Peter Hulme argues for the importance of placing the novel within its historical context. Hulme's article does not bash Defoe but praises him for his "scrupulous attention to financial details" as well as his honesty.

Hulme suggests that the hero has two personalities: one is in isolation on an island working on his individualism while his "ghostly 'partner' " is enslaving people and managing a plantation. The most dangerous point of the book is when the two are reunited.

Criticism

Jeremy W. Hubbell

Jeremy W. Hubbell is a graduate student in History at SUNY Stony Brook and has written for a wide variety of business, academic, and educational publishers. In the following essay, he views Robinson Crusoe as a guidebook for English colonialism.

Today, the typical reading of Daniel Defoe's Robinson Crusoe assumes that the novel is central to the bourgeois myth. However, as Diana Spearman and others have pointed out, the story of a man in isolation for twenty-four years is a strange myth for a class of people dependent on an economic system that requires people to interact with one another through an economic medium.

Instead, Defoe's novel meditates on the redeeming qualities offered by the labor of colonialism for the Englishman. Work was the way to civilize the wilderness of the New World and achieve peace with God. The project of colonialism, as the Puritans were proving at the start of the eighteenth century, provided a profitable way of realizing God's directive in Genesis: "be fruitful, multiply, fill the earth and conquer it."

Although too old to follow God's directive, Defoe hoped to persuade the English people to engage in the good work. He even shows them how—the Englishman must be ruthless yet reasonable in order to conquer nature and receive God's reward. Defoe's novel encourages England to emulate the Puritans in their success.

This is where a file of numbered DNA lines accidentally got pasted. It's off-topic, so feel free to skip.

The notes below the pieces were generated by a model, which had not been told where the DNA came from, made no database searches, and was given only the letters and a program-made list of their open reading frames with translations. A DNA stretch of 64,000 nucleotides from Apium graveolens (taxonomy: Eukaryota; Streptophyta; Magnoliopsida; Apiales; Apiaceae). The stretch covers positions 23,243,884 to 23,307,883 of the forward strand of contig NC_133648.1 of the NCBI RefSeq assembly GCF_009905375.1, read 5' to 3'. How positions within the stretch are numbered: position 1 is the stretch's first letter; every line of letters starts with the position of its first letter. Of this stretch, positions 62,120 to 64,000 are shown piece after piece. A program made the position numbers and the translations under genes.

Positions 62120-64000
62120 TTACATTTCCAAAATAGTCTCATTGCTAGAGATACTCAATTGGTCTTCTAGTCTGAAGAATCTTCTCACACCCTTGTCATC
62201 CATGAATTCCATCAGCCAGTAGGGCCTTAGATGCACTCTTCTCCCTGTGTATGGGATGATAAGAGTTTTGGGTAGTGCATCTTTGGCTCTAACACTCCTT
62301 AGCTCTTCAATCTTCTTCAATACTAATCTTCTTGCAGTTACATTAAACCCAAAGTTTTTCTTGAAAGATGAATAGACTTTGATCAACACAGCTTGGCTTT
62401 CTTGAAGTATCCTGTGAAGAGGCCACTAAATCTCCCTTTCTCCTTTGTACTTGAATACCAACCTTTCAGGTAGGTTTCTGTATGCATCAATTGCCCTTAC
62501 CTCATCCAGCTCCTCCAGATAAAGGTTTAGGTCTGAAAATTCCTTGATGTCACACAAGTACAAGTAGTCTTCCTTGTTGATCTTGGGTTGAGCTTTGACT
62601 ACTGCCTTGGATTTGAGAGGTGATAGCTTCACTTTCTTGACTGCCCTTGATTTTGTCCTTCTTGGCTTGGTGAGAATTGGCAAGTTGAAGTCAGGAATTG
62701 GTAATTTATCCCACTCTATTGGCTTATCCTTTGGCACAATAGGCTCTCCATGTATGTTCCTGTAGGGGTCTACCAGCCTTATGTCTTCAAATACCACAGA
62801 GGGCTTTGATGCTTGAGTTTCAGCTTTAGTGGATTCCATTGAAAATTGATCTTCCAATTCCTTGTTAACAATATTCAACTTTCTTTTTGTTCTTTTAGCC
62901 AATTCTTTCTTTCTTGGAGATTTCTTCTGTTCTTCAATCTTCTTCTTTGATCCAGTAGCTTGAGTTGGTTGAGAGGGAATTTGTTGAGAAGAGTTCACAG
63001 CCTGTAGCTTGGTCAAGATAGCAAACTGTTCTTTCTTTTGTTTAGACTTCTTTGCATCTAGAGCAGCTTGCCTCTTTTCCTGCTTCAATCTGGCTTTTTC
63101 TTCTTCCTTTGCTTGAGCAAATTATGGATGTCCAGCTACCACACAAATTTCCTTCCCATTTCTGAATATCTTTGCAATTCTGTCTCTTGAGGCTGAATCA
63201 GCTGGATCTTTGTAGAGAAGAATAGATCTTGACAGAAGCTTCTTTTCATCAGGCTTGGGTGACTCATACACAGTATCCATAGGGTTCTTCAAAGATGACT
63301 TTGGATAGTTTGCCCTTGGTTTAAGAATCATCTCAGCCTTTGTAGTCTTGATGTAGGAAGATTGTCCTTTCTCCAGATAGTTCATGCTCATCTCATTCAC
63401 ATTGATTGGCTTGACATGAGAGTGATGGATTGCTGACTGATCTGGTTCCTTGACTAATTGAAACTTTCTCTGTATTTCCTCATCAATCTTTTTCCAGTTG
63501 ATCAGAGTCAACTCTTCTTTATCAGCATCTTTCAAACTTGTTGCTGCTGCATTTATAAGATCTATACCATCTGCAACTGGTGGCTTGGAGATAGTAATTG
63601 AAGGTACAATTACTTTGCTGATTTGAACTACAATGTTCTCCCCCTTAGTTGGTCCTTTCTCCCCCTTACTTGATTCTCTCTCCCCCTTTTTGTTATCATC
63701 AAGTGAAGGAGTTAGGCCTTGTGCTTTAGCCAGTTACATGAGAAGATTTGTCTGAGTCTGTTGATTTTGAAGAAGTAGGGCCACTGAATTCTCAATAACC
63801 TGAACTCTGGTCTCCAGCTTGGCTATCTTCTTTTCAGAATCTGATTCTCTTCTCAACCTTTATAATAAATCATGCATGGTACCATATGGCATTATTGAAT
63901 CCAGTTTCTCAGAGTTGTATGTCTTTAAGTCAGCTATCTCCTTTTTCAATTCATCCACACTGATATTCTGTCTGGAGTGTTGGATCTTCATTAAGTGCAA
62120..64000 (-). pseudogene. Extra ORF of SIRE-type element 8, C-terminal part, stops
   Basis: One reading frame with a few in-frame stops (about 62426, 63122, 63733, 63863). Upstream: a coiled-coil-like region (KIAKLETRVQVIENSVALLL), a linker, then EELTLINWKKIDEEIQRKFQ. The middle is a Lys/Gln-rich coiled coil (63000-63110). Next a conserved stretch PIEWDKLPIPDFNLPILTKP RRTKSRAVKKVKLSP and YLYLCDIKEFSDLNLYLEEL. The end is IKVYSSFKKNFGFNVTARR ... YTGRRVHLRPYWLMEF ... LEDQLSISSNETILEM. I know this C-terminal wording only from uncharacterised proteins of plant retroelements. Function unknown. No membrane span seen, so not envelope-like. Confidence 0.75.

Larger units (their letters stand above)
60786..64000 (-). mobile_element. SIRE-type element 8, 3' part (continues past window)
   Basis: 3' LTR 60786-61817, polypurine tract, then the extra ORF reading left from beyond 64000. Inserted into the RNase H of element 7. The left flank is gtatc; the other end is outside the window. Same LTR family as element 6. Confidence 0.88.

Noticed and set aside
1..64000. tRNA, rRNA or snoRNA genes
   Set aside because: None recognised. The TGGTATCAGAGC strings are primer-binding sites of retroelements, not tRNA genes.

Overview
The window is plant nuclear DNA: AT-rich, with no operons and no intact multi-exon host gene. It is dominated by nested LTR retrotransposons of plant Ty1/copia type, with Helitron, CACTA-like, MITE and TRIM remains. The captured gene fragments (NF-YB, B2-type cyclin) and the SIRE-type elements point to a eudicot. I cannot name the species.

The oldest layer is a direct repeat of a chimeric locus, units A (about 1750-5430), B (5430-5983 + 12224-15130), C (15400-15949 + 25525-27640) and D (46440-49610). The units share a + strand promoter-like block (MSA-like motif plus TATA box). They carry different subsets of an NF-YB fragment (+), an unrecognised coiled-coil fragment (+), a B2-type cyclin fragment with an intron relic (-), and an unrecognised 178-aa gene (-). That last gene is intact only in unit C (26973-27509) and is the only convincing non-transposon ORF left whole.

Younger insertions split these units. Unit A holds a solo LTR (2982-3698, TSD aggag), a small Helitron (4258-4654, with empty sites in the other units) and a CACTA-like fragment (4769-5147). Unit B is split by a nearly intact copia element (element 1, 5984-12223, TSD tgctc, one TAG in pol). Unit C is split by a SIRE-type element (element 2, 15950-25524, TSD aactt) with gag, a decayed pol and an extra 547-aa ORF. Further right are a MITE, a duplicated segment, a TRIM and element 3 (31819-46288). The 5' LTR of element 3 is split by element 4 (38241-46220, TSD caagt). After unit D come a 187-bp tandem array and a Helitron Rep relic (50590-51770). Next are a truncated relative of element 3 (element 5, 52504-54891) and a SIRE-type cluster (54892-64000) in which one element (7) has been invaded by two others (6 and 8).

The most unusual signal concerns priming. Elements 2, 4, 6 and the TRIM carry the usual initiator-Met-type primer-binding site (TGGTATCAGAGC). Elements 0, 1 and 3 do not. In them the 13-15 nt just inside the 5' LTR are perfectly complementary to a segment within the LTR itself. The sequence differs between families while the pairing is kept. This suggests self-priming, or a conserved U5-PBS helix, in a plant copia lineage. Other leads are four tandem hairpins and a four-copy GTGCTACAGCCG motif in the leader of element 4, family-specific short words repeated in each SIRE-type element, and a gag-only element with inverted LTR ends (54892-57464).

He believed that Englishmen were destined to succeed at colonialism if they overcame their fear through the use of their psychological tools: their reason, their work ethic, and their Protestant faith. In Robinson Crusoe, Defoe imagines a true-born Englishman fulfilling his fantasy. Throughout the novel, Defoe makes clear that a man's power over himself and nature depends upon ceaseless labor—this is the secret to the colonial project.

Before the colonialist can begin to work, security precautions must be taken. This is Crusoe's first concern. The next phase of conquest is the act of possession.

Both concerns are demonstrated during his escape from slavery and his dealings with Xury, who embodies the barbarities of both slavery and Africa. Crusoe has two advantages over the boy, in that he is bigger and he has a gun. In other words, Crusoe's first providential trial is a small contest. He passes and is and is amply rewarded.

In this first trial, his planning and stealth (both are forms of work) have already provided him with possessions, but Xury's subordination secures his claim to the ownership of the commandeered vessel, the stolen goods, and even Xury himself. This pattern of getting and securing by force is repeated throughout the novel. The power of the patriarch, however, comes only by the grace of God, and only after vast expenditures of labor.

On the island, Crusoe cannot immediately carry out this model as well as he wishes. He must first master himself. The process of mastering himself and his environment takes twenty years, finally culminating when he faces what he believes to be a devil, which turns out to be a dying goat.

During those twenty years, Crusoe illustrates the small steps towards self-sufficiency and self-mastery. His entire scheme of labor and conquest serializes the lesson of patience. Part of this lesson involves a day-to-day manufacture of an organized civilization.

He wants to construct a castle, but he must first "make me some tools." Thus, he recovers as many items of civilization as possible from the wrecked ship. Next, he sets about remaking civilization with those salvaged objects. He constructs a shovel, a table, and a chair. These things prevent him from existing "like a mere savage."